Long Life Noodles – A Happy New Year

Jan 1, 2015

How amazing to begin again. A clean plate with new possibilities and flavors after taking our last swallows of holiday cookies and treats. Today the crumbled pieces of dollies and wax paper go into the garbage along with the last crumbs and dustings of festive indulgence. Of course, my sentiments are bittersweet. The ritual of the last evenings of savoring a hot cup of tea with a chunk of fruitcake made by a friend will have to come to an end. I will have to forgo a sweet reward in the night and find fresher and lighter indulgences. The last bites of handmade fudge and nut cookies will be remembered fondly.

But before I move into my new ritual, I focus on a creating new tradition. Of course as I write the word “tradition” I wonder if I would indeed repeat the action next year. I am not one who practices traditions with success as the beat of my life is not regular. Every year is different. But deep down inside, I crave something familiar, something to anticipate.

Over the recent holidays we visited with an old friend of my husband’s sister. Etsuko Watada who lives in Tokyo was a pen pal of my sister-in-law Mollie Kobayashi from their childhood days. For over 50 years, these two have kept in touch and their children have been able to experience each other’s culture as they have grown up.

Etsuko shared with me her tradition of celebrating the New Year with champagne and noodles. She orders handmade artisan soba noodles and secures a supply of French champagnes. I fondly thought of how I have celebrated Chinese New Year and birthdays with noodles. Noodles represent long-life in the Asian culture and the longer the noodle better. Written records date back to the East Han Dynasty around AD 25 to AD 200 with archeologists recently unearthing a 4,000-year-old noodle in China. Why not honor this age old tradition? Why not celebrate the American New Year slurping noodles? I should of thought of this sooner.

Celebration and comfort will make for perfect partners. Sparkling wine or champagne is the perfect beginning for any meal, whetting our appetites and spirits. Then whenever I seek security, I find it by eating a bowl of noodles. So with a fizzy glass of sparkling wine symbolizing festivity and new beginnings, and noodles representing my ultimate comfort fare, I, at an older age have put together the perfect celebratory meal I believe.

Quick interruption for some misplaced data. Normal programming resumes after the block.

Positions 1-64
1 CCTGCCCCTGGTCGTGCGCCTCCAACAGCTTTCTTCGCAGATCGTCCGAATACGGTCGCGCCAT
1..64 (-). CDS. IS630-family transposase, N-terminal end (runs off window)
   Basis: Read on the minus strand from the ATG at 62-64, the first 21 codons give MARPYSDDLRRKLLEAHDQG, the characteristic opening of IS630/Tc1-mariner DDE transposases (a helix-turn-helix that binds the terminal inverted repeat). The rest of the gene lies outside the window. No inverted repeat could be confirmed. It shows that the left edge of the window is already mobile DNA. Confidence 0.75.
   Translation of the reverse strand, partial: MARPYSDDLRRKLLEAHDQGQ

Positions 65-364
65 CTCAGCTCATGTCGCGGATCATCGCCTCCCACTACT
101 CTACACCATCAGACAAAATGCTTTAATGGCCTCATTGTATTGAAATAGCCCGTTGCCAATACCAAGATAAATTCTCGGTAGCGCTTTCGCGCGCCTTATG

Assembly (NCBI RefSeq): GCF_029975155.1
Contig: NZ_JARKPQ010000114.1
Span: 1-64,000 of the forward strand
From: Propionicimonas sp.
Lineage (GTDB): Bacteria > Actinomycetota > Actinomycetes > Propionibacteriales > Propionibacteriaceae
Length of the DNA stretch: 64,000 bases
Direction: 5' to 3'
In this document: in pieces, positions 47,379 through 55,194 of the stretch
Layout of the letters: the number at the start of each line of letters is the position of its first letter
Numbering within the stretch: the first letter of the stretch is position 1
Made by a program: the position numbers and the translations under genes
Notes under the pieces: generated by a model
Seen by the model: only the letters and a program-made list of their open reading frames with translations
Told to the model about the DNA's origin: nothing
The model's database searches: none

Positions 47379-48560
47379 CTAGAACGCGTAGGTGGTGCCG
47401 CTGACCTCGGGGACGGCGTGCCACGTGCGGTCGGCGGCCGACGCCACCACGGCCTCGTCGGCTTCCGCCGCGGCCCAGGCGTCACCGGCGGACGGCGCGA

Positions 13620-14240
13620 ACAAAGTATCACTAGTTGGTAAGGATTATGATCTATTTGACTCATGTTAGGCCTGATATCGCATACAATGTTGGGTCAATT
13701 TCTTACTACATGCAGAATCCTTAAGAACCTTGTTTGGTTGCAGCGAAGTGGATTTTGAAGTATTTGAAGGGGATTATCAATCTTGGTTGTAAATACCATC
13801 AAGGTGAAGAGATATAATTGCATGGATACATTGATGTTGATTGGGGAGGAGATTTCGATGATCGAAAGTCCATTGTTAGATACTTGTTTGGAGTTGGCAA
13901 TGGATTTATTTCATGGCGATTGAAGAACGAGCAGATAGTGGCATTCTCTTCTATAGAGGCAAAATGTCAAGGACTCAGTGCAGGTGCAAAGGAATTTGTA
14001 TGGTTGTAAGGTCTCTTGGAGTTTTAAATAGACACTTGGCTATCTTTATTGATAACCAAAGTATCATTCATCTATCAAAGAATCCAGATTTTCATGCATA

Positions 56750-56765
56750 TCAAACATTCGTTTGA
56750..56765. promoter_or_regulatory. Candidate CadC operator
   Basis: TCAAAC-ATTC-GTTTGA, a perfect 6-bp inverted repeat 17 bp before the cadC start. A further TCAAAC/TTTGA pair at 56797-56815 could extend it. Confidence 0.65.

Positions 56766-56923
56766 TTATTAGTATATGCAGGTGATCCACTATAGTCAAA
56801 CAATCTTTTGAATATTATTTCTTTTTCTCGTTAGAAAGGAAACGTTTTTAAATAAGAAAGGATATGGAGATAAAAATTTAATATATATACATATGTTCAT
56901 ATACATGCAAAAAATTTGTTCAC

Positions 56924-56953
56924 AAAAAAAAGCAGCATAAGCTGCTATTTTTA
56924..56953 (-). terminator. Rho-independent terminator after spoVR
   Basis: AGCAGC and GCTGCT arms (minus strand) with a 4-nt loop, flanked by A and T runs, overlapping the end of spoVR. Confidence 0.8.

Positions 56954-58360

A Happy New Year to all and wishes of long lives, good fortunes and delicious experiences.

Crispy Noodles with Stir-Fried Lobster with Black Beans, Green Onions and Ginger

Makes 2 servings

This dish is luxurious and yet filled with comfort. The sauce is silky and rich while the black beans provide just enough pungent saltiness and the ginger just enough citrusy spice. The generous sprinkle of green onions makes the dish look pretty and fresh. The sauce bathes the noodles. Pair this dish with a Schramsberg Crémant or my current favorite Inman Family Sparkling Brut Rosé and surely any year, anytime will be happy.


  • 2 lobster tails in shell, about 16 ounces (A whole fresh lobster is the best option!)
  • 4 stalks green onions, white and green parts separated and thinly sliced diagonally
  • 2-inch piece ginger, minced, divided
  • 2 teaspoons dry sherry
  • 1/2 pound Chinese egg noodles
  • 5 tablespoons canola oil, divided
  • 2 tablespoons black beans, rinsed, coarsely chopped
  • 3 cloves garlic, minced

For Black bean sauce:

  • 2 tablespoons soy sauce
  • 1 teaspoon dry sherry
  • 1/2 teaspoon sugar
  • 3/4 cup chicken broth
  • 2 teaspoons cornstarch

1. Cut each lobster tail in half lengthwise through the shell, and remove the vein. Cut each half into 5-6 pieces, following the natural sections of the shell. (Chop the claws into small comparable size pieces if you are using a whole lobster.)

2. In a large bowl, mix the lobster pieces with the minced ginger and dry sherry and marinate for 15 minutes.

3. Preheat the oven to 300 degrees F. Cook the noodles in boiling water until tender. Drain and place on a sheet tray to air-dry for 10-15 minutes.

4. In a nonstick skillet, heat 2 tablespoons oil over medium heat. Place the noodles in the pan in an even layer. Let the noodles cook on one side for about 10 minutes or until the edges become brown. Flip the noodle pancake by sliding onto a plate and then flipping back into the pan. Cook for about 8 minutes on the other side or until side is browned. Flip onto a plate and put into oven. Turn oven off.

5. In a bowl, combine soy sauce, sherry, sugar, chicken broth, and cornstarch. Mix well and set aside.

6. Heat 2 tablespoons oil in a hot wok or skillet over high heat. Add the julienned ginger and white part of sliced green onions. Stir-fry for 30 seconds or until fragrant. Add the lobster and stir-fry for 3 minutes. Remove lobster pieces from the wok and set aside.

7. Add remaining 1 tablespoon oil to the wok and then black beans, garlic and remaining ginger. Stir-fry for 30 seconds or until fragrant. Pour in the sauce mixture; stir and mix until the sauce thickens, about 1 minute. Add lobster pieces back and stir-fry for about 1 minute to coat lobster with the sauce and to rewarm the meat.

8. Ladle lobster and sauce over noodles. Garnish with the green part of sliced green onions and serve immediately.